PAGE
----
Gender: Policy, Perception and Firm Value
Friday, Jan. 3, 2020 2:30 PM - 4:30 PM (PDT)
- Chair: Heather Tookes, Yale University
As California Goes, so Goes the Nation? Board Gender Quotas and the Legislation of Non-Economic Values
AbstractIn 2018, California became the first U.S. state to introduce a mandatory board gender quota for all firms headquartered in the state. We document negative announcement returns to the adoption of the quota for Californian firms, but also large negative spillover effects on a matched group of non-Californian firms, particularly those located in states that followed California’s legislative lead in the past by raising minimum wages or legalizing cannabis. Frictions on the director labor market only explain a small fraction of value losses of Californian firms. They do not explain the negative spillover effects on firms in other states. We propose shareholders’ fear of further legislation of non-economic values as a new explanation for the negative announcement returns to gender quotas. In line with this view, we find that firms with higher policy sensitivity show the strongest reaction.
AbstractWe examine whether reducing frictions in the labor market affects the performance of private and public firms. Using the staggered adoption of state-level Paid Family Leave acts, we provide causal evidence on the value created by relieving frictions to female talent allocation. The magnitude of firms’ improved performance is correlated with their exposure to the laws. We document that reduced turnover, increased productivity, and female leadership are important mechanisms leading to the observed performance gains.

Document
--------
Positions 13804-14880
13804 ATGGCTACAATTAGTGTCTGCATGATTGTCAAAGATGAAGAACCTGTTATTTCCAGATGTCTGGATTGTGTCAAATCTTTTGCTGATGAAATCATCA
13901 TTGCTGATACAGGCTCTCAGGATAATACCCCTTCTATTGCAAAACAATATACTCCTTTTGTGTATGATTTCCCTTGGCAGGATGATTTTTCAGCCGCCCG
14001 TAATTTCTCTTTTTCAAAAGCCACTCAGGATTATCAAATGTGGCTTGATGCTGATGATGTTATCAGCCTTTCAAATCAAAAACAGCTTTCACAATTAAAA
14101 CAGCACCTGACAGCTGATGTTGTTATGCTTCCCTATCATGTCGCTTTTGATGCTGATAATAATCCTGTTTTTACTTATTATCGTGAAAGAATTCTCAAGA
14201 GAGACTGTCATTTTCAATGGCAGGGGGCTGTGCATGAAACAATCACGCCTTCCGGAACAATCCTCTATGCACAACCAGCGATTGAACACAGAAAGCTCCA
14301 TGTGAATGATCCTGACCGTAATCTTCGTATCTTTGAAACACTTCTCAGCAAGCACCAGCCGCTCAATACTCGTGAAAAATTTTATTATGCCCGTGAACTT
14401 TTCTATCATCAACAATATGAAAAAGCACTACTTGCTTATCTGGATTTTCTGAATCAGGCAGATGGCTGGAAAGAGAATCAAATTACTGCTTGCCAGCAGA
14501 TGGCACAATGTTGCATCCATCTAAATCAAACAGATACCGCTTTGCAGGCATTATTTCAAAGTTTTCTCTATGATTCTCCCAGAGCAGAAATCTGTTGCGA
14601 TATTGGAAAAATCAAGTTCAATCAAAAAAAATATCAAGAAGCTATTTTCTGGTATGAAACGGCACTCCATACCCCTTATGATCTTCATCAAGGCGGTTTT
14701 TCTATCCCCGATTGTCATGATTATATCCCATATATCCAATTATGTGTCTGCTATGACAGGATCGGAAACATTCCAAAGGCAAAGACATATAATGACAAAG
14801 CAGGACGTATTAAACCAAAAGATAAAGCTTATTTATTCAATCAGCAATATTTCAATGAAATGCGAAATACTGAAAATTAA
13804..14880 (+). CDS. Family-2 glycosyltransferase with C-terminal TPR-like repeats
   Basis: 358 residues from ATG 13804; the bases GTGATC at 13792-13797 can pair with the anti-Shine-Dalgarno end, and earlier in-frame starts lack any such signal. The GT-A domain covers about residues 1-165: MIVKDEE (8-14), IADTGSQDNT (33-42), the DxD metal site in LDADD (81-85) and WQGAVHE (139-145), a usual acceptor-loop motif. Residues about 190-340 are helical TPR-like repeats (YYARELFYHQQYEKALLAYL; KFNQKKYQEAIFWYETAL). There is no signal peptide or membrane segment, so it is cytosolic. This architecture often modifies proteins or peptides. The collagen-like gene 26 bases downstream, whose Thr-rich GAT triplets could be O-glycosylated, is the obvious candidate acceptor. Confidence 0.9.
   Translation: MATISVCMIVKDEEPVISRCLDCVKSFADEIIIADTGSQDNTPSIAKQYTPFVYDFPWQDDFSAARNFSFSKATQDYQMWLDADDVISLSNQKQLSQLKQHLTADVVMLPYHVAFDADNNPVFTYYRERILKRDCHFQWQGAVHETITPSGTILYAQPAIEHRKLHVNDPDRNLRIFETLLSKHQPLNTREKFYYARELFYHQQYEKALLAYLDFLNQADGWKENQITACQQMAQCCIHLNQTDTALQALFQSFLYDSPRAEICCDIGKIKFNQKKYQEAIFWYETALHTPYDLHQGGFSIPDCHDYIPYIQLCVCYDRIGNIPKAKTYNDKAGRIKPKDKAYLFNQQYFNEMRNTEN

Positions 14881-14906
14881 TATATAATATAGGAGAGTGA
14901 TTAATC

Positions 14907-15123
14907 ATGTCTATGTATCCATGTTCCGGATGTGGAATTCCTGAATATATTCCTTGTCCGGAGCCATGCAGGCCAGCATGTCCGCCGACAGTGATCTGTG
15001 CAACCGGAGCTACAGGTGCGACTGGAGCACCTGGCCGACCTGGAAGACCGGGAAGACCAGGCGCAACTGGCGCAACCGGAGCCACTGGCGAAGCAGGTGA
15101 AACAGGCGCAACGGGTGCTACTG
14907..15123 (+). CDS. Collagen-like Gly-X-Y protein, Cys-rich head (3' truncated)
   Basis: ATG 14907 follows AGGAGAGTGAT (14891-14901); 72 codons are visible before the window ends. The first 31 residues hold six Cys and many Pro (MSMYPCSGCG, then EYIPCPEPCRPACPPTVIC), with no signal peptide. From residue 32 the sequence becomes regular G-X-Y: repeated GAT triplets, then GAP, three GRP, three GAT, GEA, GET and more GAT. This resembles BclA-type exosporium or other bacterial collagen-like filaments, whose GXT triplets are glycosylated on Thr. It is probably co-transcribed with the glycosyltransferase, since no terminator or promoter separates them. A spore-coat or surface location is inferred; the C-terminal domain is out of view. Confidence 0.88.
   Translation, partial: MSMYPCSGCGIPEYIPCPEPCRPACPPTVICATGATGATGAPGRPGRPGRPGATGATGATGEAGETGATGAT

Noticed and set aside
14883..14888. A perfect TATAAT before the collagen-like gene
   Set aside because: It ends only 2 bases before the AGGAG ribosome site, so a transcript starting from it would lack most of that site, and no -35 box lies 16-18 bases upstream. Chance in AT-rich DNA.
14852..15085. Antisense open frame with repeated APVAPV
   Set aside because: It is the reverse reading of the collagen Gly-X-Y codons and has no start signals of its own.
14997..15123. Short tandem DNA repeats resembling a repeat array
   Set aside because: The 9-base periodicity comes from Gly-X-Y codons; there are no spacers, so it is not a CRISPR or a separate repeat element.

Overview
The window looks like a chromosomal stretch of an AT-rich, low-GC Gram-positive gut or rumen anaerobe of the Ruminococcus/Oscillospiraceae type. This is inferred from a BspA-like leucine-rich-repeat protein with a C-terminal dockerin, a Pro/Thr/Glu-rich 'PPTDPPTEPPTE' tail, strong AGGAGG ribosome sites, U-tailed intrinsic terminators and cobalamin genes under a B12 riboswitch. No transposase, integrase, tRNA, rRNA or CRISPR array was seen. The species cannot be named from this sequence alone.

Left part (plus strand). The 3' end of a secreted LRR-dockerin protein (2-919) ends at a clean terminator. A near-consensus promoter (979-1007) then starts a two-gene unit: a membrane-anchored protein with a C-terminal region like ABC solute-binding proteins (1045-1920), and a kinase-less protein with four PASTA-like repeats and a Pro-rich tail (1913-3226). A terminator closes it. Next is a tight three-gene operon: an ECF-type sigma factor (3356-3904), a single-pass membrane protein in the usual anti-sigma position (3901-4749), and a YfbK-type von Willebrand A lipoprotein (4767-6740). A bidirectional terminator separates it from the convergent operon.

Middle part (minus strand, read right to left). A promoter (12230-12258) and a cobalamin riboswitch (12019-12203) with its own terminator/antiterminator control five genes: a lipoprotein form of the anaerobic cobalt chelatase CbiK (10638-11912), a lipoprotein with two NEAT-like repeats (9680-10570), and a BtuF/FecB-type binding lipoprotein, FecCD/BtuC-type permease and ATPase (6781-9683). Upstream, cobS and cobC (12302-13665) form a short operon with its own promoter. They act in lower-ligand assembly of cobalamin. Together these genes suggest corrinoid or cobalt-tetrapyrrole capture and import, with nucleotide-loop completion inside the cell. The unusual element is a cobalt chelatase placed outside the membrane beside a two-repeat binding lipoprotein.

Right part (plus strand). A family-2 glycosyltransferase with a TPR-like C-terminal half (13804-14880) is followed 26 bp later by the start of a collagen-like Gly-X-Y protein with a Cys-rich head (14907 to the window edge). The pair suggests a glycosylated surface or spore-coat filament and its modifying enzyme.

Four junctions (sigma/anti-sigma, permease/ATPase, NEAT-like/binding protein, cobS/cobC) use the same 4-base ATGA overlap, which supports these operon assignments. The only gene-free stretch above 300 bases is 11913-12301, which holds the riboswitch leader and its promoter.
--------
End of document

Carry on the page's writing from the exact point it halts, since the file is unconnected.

On the magnification of small biases in decision-making
AbstractWe analyze a setting in which an actor chooses between N ex ante identical options. She can exert effort to learn about the quality of each option, but can ultimately choose only one. Under quite general conditions, optimal effort is asymmetric: a large amount of effort is expended learning about one arbitrarily chosen option, less on another, even less on a third, etc. This implies asymmetric likelihoods of each item being chosen. If the actor has an infinitesimal bias in favor of one option, then the actor selects an effort vector that maximizes the likelihood of her favored option being chosen. Small biases are magnified, sometimes enormously. We also show that a glass ceiling can arise, in which favored types are increasingly prevalent as one ascends the corporate ladder. These results have implications for portfolio selection (e.g., home bias, socially responsible investment funds), hiring (e.g., CEO choice, the glass ceiling), start-up funding, and a variety of other applications. The results also have implications for the optimal design of randomized experiments: different numbers of subjects should be assigned to each treatment. This applies to advertisers running focus groups to decide on an ad campaign or an ending for a movie, or to credit card lenders sending mailers to determine the optimal card to offer.
- G3 - Corporate Finance and Governance